Why Can’t We Even Talk About Abortion?

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James Robenalt is the author of January 1973, Watergate, Roe v. Wade, Vietnam, and the Month That Changed America Forever. www.january1973.com.


These past few weeks have been grisly. Videos of casual conversations over lunch about selling fetal body parts, crushing skulls to preserve organs, and tiny human pieces in a bloody lab dish.

And I can guarantee you that the way I just opened this op-ed has caused more than half the people reading to stop, thinking that I am some nut-wing, pro-lifer. We have gotten to the point where we cannot even have a civil discussion about abortion. It is a subject that is off limits. Taboo.

I confess I stopped thinking about the issue in the 1970s after Roe v. Wade was decided. I was squeamish about abortion but like a good liberal Democrat I believed I was (my great-grandfather was the register of the Treasury in FDR’s administration), I agreed with the thinking that this was an issue that was personal and each person should have the right to choose how to plan a family. I was probably like most moderate Americans: anti-abortion, but pro-choice.

When I decided to write my most recent book, January 1973, Watergate, Roe v. Wade, Vietnam, and the Month That Changed America Forever, that all changed. I had to look at the issue without blinkers and try not to take sides. The first thing I needed to find out was: how did the Supreme Court decide Roe v. Wade? What was the decision process?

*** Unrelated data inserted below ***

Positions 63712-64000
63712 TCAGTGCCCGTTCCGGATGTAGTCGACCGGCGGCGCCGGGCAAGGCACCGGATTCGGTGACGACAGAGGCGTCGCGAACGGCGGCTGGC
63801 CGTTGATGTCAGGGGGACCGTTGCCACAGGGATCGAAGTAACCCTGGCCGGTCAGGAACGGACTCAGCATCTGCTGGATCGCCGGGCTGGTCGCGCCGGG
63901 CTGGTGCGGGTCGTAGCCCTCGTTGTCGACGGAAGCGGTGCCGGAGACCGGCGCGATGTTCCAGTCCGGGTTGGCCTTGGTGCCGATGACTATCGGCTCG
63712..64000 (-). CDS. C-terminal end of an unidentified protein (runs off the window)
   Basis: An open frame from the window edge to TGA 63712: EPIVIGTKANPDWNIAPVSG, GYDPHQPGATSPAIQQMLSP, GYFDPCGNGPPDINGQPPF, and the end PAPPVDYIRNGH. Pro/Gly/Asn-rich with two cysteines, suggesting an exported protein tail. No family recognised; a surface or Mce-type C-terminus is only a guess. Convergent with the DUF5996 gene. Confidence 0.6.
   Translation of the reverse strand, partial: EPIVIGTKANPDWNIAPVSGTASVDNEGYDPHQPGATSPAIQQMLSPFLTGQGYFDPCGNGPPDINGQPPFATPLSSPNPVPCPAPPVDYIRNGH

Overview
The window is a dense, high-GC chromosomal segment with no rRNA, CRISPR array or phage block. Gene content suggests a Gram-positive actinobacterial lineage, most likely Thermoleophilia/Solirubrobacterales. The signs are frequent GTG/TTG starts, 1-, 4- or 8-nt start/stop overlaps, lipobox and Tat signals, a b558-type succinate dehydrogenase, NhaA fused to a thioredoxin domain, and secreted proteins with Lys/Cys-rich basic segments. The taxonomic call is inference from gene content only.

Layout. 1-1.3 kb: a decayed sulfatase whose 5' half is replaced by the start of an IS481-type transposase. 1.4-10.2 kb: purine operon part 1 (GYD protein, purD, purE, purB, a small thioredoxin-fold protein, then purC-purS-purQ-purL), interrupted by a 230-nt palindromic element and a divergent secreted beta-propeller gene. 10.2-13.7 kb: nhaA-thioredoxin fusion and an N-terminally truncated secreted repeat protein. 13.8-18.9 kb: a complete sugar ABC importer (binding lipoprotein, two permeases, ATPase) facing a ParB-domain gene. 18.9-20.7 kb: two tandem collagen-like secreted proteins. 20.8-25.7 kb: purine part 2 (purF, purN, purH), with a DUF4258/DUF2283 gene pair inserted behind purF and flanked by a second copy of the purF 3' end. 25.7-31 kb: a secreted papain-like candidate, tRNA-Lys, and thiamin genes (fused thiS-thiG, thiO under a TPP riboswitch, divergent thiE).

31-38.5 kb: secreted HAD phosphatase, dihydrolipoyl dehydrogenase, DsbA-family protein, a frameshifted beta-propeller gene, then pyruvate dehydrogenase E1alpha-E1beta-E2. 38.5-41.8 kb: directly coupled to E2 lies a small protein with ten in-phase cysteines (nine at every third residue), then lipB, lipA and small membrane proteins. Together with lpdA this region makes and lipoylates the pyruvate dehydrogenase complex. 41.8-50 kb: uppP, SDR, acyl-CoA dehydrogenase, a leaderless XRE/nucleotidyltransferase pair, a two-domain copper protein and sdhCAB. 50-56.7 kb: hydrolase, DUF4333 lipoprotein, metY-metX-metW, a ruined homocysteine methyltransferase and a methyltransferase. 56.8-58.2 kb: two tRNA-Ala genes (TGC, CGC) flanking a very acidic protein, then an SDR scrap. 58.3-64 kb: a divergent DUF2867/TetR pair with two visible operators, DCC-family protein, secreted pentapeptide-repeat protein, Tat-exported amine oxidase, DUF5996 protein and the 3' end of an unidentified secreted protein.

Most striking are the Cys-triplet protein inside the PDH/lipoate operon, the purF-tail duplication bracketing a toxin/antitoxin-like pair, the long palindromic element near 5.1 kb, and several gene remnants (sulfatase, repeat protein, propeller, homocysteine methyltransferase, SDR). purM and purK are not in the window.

I had the extraordinary opportunity to interview Justice Lewis Powell’s law clerk from the time. He now lives in Arizona and agreed to speak with me, telling me that Powell had released him to talk about his interactions with the justice, as long as he did not speak about other members of the Court.

Turns out, this law clerk is the person who brought to Powell the concept of “viability,” which is the hallmark of Roe. My source was in a sense the silent author of Roe v. Wade, because it was Justice Powell who convinced Justice Blackmun to set the marker of viability as the point in a pregnancy before which a state could not prohibit abortions. In 1973, viability was basically after the second trimester, or six months into a pregnancy. It was the time when a fetus could live outside the womb. Medicine has moved that marker some, but it still remains the critical turning point, mainly because of fetal lung development.

Attempts to undo the viability standard and Roe have failed, although the law has changed in allowing regulation of how abortions are performed (who can perform them, the age of informed consent, what facilities can be used).